The Manifesto has featured quite a few O.G. “Spacers” in its brief history and the next builder in the spotlight is no exception. Unlike many of that first generation of sci-fi builders who ruled the ivy covered halls of LUGNET, Paul Hartzog is still producing thought-provoking work today. In the past few years Paul has been focusing on modular dioramas that incorporate a flexible design system that can be customized to reflect your favorite Sci-Fi franchises. Paul was one of the unsung developers of the first great community experiment in modularity, Moonbase. More than just a building standard, Moonbase was a full-blown mania that helped Spacers from around the world connect and collaborate as never before and it became a convention staple. Paul applied some of the same concepts to the interior design of Sci-Fi settings and while not yet as popular, they are no less striking. Whether you prefer Star Trek or Star Wars, Paul’s system is perfect.
The builder also has variations based on the video game Star Citizen and his own home-brew designs, but the concept remains the same. The walls and floors are detachable panels that can be easily swapped out to suit your individual taste. It allows you to play with combinations to get just the right look and makes it very easy for other builders to replicate the designs to allow for more ambitious layouts. The design also makes it easy to modify as new parts or techniques become available.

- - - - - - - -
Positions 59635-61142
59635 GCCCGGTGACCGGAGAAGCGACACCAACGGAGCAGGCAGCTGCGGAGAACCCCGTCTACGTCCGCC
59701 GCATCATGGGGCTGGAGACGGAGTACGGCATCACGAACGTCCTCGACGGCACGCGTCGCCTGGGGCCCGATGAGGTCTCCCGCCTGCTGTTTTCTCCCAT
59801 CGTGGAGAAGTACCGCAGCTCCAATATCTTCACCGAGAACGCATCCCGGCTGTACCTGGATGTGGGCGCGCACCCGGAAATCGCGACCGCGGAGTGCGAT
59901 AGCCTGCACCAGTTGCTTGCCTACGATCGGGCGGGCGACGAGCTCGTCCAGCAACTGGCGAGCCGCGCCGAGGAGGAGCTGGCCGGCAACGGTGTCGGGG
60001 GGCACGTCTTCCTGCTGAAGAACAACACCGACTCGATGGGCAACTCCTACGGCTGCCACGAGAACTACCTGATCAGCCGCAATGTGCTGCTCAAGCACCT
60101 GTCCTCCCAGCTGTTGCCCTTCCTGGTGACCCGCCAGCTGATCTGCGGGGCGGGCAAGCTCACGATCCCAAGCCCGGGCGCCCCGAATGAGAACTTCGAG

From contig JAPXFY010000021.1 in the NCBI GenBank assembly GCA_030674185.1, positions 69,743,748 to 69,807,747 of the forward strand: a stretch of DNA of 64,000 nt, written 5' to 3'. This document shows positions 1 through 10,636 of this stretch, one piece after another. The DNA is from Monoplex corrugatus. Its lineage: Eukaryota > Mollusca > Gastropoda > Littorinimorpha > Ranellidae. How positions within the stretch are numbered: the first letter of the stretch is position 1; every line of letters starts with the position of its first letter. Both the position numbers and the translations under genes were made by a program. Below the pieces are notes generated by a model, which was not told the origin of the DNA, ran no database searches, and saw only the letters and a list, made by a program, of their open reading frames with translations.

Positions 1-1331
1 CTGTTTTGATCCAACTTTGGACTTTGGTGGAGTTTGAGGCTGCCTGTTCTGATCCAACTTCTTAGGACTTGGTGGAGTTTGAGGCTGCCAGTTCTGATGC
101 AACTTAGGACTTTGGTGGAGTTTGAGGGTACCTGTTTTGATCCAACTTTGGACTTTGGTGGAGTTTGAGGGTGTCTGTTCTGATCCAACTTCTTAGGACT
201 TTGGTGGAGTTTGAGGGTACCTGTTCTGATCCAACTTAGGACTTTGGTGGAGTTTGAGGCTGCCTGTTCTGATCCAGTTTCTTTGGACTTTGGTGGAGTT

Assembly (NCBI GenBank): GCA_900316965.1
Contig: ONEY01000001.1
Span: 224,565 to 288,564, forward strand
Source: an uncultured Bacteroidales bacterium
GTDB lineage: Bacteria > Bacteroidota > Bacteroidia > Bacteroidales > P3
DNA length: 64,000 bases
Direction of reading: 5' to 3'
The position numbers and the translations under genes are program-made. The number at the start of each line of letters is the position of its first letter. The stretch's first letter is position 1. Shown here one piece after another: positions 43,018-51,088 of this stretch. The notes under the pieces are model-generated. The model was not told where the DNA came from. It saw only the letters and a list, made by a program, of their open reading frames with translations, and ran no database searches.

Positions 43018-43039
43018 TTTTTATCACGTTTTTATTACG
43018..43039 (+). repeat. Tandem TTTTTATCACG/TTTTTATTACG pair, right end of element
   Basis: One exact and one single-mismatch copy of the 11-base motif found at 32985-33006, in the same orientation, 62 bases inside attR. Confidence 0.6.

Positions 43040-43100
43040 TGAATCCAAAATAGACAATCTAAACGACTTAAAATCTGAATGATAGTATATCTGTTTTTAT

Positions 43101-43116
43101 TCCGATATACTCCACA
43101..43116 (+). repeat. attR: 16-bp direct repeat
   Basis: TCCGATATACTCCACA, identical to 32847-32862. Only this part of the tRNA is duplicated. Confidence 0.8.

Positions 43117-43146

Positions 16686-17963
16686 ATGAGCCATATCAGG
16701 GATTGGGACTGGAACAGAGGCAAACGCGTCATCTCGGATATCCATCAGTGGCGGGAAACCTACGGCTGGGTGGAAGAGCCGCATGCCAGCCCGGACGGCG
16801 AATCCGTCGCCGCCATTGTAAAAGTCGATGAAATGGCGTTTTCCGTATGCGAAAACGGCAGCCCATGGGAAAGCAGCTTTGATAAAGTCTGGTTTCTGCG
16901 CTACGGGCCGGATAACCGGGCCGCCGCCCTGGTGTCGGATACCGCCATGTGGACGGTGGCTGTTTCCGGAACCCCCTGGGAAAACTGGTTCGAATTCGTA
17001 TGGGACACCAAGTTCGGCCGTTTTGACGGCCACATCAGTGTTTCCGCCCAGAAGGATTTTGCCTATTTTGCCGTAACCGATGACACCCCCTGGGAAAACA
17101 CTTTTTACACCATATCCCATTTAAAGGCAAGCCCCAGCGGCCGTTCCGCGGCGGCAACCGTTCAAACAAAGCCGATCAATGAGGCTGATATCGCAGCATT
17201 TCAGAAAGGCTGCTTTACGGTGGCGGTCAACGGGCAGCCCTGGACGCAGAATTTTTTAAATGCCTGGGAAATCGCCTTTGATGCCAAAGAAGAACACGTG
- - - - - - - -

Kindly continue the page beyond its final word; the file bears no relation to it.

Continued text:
I’d love to see a big collaborative effort using the standard Paul has developed, an expansive Moonbase-style layout but with a focus on interior spaces. As you can see in the mosaic of photos below, Paul took a sample diorama to North Carolina’s BrickMagic convention where it hopefully gained a few advocates. The small accessories that go with these scenes are delightful and worthy of their own post. Fortunately you can find isolated shots of the furniture and equipment in the builder’s photostream. Paul is a fascinating guy who I hope to meet in person one of these years and I can’t encourage you enough to check out his website if you’d like to learn more about the multi-talented builder. One of those talents is music, I’m lucky enough to have one of his CD’s but you can check out his music through the site. If you’d like more information on Paul’s modular building standard, head over to the Flickr Group dedicated to the topic and talk to the man himself. That’s one of the great things about this hobby, you can reach out and connect with just about everyone. More often than not, LEGO nerds are very helpful if you approach them in the right way.